If we MUST have a Carbon Tax, and clearly that much is true, at least for now (and don't think it's really that hard to replace it with something more sensible if Abbot keeps his Blood Oath) - it should NOT be a political footbal and a way for Labor to ingratiate itself with it's voter-base. If Labor thinks it's such a good thing, then shouldn't all Australians be treated equally? Lower income earners already pay less tax, get more benefits and welfare etc. It's not like there is a discriminatory application of other taxes like, say, petrol tax.

    So, what is the best way to go about it? There sure isn't any global consensus if the fractured myriad of schemes kicking around at the moment is any indication. Our seems to be the most draconian and expensive however. Yay for us. The countries that really matter (like the USA, India and China) either don't have one or its Mickey Mouse. Sadly, there's no guidance there.

    I'm no economist, but to me if the things at least going to do as little harm as possible, it can't start life as this politically compromised thing designed to keep the Greens happy and the traditional labor voters onside.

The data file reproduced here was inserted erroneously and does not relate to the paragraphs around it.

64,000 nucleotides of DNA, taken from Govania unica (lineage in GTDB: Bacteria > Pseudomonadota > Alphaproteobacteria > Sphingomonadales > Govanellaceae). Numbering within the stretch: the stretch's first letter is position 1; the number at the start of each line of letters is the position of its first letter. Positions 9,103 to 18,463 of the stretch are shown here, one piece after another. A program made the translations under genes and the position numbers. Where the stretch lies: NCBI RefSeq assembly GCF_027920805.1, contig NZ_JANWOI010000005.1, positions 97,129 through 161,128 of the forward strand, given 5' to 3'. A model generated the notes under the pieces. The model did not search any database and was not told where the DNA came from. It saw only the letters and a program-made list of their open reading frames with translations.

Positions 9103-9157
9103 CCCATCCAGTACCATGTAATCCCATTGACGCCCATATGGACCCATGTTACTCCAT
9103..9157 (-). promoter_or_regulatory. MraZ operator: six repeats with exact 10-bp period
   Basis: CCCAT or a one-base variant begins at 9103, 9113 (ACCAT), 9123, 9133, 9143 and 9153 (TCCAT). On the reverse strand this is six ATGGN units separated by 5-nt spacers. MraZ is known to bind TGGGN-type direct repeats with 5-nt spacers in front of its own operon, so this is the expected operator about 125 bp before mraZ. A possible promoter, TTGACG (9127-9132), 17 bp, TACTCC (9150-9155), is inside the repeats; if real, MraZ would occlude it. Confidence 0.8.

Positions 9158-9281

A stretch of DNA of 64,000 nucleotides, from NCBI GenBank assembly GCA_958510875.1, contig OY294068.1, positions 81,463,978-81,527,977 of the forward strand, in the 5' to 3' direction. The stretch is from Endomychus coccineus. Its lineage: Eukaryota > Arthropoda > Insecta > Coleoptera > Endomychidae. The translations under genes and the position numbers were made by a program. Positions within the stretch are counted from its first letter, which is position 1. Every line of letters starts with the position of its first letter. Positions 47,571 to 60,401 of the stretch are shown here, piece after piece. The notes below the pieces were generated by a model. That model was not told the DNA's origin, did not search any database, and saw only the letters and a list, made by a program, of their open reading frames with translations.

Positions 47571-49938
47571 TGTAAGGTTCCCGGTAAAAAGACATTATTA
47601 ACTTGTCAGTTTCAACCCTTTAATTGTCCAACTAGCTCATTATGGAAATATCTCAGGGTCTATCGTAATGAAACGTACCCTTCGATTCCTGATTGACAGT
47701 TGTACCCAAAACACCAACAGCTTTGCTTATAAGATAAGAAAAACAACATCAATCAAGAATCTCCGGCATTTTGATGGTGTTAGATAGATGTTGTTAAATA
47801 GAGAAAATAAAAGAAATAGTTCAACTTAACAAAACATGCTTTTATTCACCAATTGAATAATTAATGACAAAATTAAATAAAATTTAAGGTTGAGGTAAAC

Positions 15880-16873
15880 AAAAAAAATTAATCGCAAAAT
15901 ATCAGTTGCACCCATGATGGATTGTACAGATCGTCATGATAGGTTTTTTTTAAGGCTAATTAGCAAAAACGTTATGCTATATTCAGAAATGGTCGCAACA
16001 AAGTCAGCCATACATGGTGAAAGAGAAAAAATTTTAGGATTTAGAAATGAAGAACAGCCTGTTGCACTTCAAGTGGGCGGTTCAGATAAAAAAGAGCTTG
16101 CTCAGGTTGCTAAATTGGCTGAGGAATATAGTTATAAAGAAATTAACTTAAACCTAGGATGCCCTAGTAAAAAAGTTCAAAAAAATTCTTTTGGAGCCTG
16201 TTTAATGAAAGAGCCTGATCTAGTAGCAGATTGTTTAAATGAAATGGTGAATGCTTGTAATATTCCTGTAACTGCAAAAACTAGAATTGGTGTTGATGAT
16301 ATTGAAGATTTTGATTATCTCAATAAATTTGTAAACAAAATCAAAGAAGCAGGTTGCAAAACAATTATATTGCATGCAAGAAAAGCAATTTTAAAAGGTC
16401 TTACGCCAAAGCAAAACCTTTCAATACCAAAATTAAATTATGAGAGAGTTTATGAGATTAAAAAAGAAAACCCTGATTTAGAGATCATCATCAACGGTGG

Now, what we have is actually, according to the Government, not a Carbon Tax but an ETS - see below from the Governments own website:

    So, its more like a Cap and Trade with a fixed orice for 3 years then? Great. Arguably the worst of both worlds. The below is some stuff from Wikipedia that seems relevant:

    James E. Hansen has argued in his book (Storms of My Grandchildren) and in an open letter to President Obama, that policies to cap carbon emissions and trade permits for them (see cap and trade) will only make money for banks and hedge funds and allow 'business-as-usual' for the chief carbon-emitting industries.[156][167] He advocates phasing out and protesting against coal-fired power stations that do not have onsite carbon sequestration and imposing a progressive carbon tax.[157][158][159][160]